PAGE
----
Subiaco set for world class upgrade as footy facilities become an issue
Wednesday, May 31 2006 @ 02:09 am ACST
Contributed by: Brett Northey
A key part of maintaining Australian Football as the premier sport in its homeland is providing first-class facilities for spectators, and ensuring they are not denied the opportunity to attend matches. With soccer now rising as the main threat to the AFL, Australian Football administrators can no longer afford the luxury of looking at their sold out stadiums and assuming all is well. Many other sports are bidding for the family budget's entertainment dollar, and people turned away will increasingly embrace alternative options. Over time the stadia may continue to sell out, but the overall supporter-base and TV audience could slowly be eroded. However footy has not been idle, with most states enjoying major upgrades of facilities, and Western Australia is about to do likewise, leaving only South Australia as the major AFL stronghold with an insufficient ground.
In the last two years the Melbourne Cricket Ground has undergone a major renewal as part of the 2006 Commonwealth Games preparations. Although the capacity is relatively unchanged at around 100000, facilities are much improved. Similarly in recent years Melbourne has also enjoyed the addition of start-of-the-art Telstra Dome (initially called Docklands Stadium), with a capacity of 56000, unparalleled viewing from steeply rising stands and a sliding roof making it the only indoor AFL venue.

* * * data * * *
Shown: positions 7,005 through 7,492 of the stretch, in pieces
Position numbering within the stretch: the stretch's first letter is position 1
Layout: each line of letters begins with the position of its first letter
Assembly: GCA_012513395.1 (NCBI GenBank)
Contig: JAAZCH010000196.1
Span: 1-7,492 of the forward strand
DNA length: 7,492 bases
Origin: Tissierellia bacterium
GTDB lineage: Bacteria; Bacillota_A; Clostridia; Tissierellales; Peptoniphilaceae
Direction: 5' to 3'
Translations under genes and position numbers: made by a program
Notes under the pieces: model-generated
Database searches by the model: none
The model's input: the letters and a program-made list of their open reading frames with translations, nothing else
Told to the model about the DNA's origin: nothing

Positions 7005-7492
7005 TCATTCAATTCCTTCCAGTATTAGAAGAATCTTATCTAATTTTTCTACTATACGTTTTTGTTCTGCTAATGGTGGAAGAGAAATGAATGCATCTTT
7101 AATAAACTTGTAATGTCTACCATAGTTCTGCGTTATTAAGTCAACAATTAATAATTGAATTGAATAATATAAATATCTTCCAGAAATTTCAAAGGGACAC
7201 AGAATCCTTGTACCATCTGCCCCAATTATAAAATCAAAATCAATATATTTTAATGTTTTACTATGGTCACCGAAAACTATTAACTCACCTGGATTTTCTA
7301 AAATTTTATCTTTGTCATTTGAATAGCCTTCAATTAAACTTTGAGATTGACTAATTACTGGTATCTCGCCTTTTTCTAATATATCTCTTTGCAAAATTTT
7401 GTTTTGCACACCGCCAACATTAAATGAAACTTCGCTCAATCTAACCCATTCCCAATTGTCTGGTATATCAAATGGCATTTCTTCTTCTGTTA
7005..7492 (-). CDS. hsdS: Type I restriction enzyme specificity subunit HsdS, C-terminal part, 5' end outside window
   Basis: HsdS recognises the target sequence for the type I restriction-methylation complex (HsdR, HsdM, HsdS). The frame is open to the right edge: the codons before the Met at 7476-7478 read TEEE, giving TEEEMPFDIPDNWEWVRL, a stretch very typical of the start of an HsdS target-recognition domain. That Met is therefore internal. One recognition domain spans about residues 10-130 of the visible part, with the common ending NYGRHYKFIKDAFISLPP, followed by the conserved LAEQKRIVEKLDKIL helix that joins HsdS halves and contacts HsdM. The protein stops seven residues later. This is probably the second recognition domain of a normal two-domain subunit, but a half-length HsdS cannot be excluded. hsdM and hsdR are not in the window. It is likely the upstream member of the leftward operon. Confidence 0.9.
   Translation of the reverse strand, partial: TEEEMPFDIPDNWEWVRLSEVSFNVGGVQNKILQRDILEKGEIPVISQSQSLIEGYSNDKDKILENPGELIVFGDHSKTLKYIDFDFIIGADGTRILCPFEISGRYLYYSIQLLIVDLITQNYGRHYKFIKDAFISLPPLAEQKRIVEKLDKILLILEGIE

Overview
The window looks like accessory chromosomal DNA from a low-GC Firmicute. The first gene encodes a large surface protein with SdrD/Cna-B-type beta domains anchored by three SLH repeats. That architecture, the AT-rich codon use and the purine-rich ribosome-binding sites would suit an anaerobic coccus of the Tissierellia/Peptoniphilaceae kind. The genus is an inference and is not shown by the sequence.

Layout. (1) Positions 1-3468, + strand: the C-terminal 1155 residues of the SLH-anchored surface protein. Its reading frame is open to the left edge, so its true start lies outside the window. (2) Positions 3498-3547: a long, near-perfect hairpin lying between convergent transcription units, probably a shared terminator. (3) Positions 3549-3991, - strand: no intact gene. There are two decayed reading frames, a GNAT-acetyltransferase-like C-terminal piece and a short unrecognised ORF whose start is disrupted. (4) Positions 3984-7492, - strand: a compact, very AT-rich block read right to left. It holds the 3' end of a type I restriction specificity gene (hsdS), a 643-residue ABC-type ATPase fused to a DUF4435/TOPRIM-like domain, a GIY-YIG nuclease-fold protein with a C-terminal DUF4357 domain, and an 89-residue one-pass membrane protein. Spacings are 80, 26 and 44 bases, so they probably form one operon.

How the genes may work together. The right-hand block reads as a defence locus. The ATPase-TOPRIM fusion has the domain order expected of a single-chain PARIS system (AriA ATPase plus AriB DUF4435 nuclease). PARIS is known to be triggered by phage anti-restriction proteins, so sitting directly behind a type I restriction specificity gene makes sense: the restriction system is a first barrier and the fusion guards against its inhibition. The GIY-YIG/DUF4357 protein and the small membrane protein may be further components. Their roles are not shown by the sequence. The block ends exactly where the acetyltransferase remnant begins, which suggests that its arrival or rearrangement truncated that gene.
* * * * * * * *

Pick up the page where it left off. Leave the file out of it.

Heading north, the Sydney Cricket Ground shows its age, and the capacity of 44000 is a concern, as is the smaller playing area. A small upgrade of facilities is planned, but only an extra 2800 seats. With Sydney having premiership success in 2005 the average crowds are around 32000. The pressure valve is Telstra Stadium (formerly Stadium Australia). Built for the 2000 Olympics, this magnificent venue is the stage for most of the "blockbuster" matches in Sydney, and seats 83000 (perhaps slightly less for AFL matches).
Further north, in Queensland the 'Gabba has seen massive changes, with a social club built, new stands, and the maximum possible crowd rise to 42000. With the Brisbane Lions having a tremendous run of three premierships, the improved facilities allowed the sport to grow with that success.
Occasionally used grounds are Aurora in Tasmania, Manuka in Canberra, Carrara in Queensland and Marrara in Darwin. Most have had recent upgrades and are sufficient for the small number of AFL matches staged there each year, though Carrara will be developed further to support more matches in the coming years.